Welsh Labour conference: Ed Miliband's praise for Welsh government
- 24 March 2013
- From the section Wales politics
Labour leader Ed Miliband said First Minister Carwyn Jones is showing the difference a Labour government can make, during a session at the party's Welsh spring conference in Llandudno.
Mr Miliband also revealed that he was "open to all ideas" with regards to the future of policing.
Mr Jones recently called for policing to be devolved to Wales.
It was the first time Mr Miliband addressed the issue directly.
Mr Miliband spoke to delegates during a question and answer session at the conference on Sunday.
He said the Silk Commission, which is looking at the scope of the Welsh assembly's powers, was looking at devolved policing and he indicated his party would respond once the commission had reported.
Mr Miliband told the conference that "Welsh families and people across Wales are facing a perfect storm" amid the economic downturn and UK coalition cuts, and the Welsh first minister was offering the "only protection" to these people.
He spoke about the importance of having Labour in power in the Welsh assembly and local government in Wales, adding that "in order to provide real protection we need a Labour government in Westminster".
The conference was told that Labour's shadow cabinet would visit Wales in the run-up to the 2015 general election to learn from Labour assembly members.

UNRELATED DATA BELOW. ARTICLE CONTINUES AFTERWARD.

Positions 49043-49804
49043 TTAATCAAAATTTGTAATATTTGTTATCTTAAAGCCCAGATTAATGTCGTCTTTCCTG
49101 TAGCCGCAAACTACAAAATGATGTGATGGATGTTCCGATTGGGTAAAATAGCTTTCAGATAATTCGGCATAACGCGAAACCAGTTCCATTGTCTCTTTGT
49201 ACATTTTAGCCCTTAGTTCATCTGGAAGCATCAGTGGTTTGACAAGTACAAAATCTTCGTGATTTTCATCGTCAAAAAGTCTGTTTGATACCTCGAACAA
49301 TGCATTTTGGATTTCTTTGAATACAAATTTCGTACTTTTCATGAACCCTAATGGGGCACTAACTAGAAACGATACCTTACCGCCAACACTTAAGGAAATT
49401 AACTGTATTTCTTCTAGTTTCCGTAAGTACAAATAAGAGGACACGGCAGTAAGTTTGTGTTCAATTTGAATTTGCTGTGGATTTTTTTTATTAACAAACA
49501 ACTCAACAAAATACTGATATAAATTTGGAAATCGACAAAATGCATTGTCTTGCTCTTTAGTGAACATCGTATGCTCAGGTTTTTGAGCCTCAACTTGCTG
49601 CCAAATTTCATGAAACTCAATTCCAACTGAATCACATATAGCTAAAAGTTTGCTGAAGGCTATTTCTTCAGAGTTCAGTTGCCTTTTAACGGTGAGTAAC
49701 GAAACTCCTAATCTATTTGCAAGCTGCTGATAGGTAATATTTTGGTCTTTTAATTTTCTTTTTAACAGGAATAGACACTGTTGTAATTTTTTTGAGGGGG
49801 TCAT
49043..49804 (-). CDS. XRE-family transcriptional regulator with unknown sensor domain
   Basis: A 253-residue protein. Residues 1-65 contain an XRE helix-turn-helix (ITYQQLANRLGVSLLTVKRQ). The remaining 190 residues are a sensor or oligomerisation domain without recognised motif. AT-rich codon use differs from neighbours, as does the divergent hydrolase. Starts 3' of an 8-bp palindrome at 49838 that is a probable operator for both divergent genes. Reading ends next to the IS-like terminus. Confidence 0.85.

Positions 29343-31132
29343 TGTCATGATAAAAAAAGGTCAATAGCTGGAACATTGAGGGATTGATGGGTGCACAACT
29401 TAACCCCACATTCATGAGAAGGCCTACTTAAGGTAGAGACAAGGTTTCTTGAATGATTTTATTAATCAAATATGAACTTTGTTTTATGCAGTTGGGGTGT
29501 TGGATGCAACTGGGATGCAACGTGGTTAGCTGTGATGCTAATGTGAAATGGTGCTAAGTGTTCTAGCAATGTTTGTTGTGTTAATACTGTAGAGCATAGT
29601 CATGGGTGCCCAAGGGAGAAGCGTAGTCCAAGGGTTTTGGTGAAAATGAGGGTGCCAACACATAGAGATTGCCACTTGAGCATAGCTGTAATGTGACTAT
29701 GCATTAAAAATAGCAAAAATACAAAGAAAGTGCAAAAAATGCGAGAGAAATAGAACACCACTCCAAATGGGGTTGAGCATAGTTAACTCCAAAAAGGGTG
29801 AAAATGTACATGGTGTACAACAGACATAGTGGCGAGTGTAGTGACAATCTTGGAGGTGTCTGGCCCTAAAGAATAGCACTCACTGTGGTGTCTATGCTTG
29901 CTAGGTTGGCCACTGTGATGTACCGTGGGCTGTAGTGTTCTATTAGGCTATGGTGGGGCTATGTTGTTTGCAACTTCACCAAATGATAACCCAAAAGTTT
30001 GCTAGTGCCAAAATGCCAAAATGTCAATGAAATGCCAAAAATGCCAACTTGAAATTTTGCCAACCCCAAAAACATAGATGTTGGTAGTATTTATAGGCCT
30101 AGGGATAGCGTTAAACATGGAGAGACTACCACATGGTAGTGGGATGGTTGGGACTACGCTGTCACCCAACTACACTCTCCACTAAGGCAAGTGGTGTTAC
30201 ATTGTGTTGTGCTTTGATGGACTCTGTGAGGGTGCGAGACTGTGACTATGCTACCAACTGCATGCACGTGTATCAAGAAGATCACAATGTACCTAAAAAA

Mr Miliband went on to criticise chancellor George Osborne's Budget last week, describing his actions as "the captain of the Titanic sailing forward towards the iceberg".
He said Britain needed a "Labour budget" and set out some of the measures he would include to improve the state of the economy.
These would include a new house building programme, bringing back the 10p tax rate and reforming the banking system.
In response to a question about what he would say on the doorstep to someone who was intending to vote for UKIP, Mr Miliband replied by saying that although Labour had not "got it wrong" in terms of increasing diversity within Britain, what they had "got wrong was not getting a system that was better managed".
"Let's have a multi-ethnic Britain, but let's make it work for all," he said.
"Let's have tough labour standards to make sure that workers are not undercut. Brushing the problem under the carpet would be the wrong thing to do."
Meanwhile, Mr Jones said the Welsh government was close to a deal with the owners of Cardiff Airport that would bring the troubled business under the control of his ministers.
The first minister said he wanted the airport to be "iconic for Wales", and told the conference: "When I go abroad people always ask me if Wales has an international airport - what it gives us is a certain level of kudos."
At the end of 2012, the Welsh government confirmed it intended to buy Cardiff Airport from the Spanish-owned Abertis group following a fall in the number of passengers using the airport.
Mr Jones also told the conference that he was confident Labour could become the biggest party in Anglesey after the council election was held there in May.